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M&A observers see risk in CI’s US Wealth spinoff

Canada-based asset management firm CI Financial, which is aggressively buying investment advisors registered in the United States, said on Thursday it would Sell ​​up to 20% of your US wealth management business Through an initial public offering, using the proceeds to pay off debt that helped fuel the spending binge.

But observers close to RIA’s mergers and acquisitions space say closing the US money business is a bold move that will speak volumes about the health of the market, and test CI Financial’s rapid growth strategy. Going forward, CI Financial will have to be more transparent about its acquisitions and, given the equity performance of other publicly traded wealth management firms in the U.S., may not expect valuation officers there to have an overall There could be consequences for the industry as a whole.

CI Financial CEO Kurt McAlpine said in an email interview with, “CI believes that the growth and success of its US wealth management business is not accurately reflected in CI Financial’s current share price. is.” “As the fastest growing US wealth management platform, after starting without any assets in early 2020, to become a national, leading RIA network with $133 billion in assets in two years, CI believes ​—that its U.S. wealth management business would be an attractive stand-alone public company.”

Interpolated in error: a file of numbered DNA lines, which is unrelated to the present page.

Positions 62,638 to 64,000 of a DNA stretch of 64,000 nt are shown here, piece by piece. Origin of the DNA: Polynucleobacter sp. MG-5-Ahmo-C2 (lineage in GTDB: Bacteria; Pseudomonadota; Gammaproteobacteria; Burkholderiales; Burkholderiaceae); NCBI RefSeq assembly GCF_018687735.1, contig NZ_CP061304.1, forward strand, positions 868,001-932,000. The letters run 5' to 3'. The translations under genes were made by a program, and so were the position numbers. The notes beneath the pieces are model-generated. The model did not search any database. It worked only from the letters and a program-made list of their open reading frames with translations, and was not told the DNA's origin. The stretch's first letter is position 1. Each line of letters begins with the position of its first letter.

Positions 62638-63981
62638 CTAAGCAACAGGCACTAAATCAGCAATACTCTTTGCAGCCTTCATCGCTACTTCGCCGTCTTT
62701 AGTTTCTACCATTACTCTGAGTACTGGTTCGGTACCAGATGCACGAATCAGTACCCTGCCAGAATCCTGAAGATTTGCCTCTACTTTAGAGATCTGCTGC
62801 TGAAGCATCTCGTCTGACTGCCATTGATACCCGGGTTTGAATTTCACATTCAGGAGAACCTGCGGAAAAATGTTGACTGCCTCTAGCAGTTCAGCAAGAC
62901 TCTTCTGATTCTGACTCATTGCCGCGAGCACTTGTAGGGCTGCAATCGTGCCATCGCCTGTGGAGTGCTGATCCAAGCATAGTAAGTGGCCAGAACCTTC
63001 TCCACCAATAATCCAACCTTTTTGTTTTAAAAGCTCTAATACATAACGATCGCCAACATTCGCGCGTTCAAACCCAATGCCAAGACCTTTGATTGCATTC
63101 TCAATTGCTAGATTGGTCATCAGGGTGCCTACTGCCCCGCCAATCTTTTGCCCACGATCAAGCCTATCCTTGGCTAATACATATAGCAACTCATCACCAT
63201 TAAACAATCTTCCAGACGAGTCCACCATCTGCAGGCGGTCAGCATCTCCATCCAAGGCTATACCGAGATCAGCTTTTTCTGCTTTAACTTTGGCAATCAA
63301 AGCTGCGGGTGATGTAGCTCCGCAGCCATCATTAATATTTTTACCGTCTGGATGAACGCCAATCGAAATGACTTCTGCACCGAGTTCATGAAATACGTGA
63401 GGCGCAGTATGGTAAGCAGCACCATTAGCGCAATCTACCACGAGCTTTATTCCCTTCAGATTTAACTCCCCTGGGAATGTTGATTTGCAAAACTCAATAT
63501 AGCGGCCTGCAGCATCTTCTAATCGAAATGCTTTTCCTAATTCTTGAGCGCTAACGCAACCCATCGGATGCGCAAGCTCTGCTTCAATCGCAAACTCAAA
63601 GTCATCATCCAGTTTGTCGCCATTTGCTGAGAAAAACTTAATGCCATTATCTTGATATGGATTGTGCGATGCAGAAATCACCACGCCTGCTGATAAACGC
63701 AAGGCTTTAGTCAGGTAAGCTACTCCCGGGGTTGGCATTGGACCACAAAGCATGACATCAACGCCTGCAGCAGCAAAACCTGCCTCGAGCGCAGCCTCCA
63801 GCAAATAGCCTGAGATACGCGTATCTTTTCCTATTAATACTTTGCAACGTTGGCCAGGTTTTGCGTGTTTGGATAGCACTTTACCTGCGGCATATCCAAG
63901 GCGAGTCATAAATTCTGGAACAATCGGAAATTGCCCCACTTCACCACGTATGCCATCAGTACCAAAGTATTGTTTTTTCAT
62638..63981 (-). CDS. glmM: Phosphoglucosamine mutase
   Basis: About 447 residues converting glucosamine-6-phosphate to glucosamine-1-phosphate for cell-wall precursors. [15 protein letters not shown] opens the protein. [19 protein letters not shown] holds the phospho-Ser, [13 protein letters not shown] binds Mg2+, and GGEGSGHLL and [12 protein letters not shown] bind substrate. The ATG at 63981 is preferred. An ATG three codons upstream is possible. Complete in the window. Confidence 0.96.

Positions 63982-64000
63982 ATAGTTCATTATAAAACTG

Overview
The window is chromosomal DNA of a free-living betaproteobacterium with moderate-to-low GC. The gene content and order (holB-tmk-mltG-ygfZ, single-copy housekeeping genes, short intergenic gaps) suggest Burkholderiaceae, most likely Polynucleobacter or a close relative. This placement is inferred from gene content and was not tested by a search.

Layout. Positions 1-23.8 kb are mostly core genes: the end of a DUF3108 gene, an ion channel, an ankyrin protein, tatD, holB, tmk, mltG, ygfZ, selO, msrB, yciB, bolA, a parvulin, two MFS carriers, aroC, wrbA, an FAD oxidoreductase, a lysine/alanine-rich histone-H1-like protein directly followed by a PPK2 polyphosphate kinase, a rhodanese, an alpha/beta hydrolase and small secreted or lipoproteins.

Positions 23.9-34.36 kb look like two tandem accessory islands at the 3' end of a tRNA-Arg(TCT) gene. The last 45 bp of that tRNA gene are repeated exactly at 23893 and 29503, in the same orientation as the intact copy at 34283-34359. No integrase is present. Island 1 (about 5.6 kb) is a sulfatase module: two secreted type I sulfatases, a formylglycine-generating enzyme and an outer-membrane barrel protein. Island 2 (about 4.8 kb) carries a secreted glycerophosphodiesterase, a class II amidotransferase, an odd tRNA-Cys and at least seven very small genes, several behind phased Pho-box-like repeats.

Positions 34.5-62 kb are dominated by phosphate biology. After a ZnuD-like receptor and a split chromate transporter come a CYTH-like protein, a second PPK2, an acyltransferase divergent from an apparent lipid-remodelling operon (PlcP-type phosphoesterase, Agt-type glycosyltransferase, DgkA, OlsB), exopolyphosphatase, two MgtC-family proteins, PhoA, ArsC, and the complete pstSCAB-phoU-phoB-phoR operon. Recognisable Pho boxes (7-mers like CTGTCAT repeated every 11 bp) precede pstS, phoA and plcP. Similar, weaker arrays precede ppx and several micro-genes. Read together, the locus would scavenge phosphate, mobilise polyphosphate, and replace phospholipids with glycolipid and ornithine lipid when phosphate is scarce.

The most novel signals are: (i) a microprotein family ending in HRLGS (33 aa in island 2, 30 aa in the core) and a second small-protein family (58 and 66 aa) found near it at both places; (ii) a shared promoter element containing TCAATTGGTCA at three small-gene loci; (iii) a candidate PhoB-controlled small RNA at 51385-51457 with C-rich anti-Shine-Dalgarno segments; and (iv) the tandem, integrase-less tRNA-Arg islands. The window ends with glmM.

A source close to RIA M&A Space, who declined to be named, said the move made some sense that CI Financial’s stock, which is traded on both the Canadian and US exchanges, has been trading for the past several years. It has been under pressure for years, with analysts flagging it. The increasing level of debt of the firm.

The firm’s US-listed stock price is down 27% year-over-year. And while the company doesn’t break out the specific debt to wealth business, its gross debt has more than doubled from $1.6 billion (Canadian dollars) in 2019 to nearly $3.8 billion (Canadian dollars) in 2021.

“I think what might ultimately bite them is … too much pressure to disclose … the biological evolution numbers, which they no longer need to do,” the source said. “There’s going to be a lot of pressure to disclose the details of the transactions they’re doing, the multiplier they’re paying, the debt that pertains specifically to US transactions.” CI is not currently required to disclose the specifics of its US RIA transactions because they are not “physical” deals.

But the strategy only works if they can get that high multiplier on the US money business, this executive said.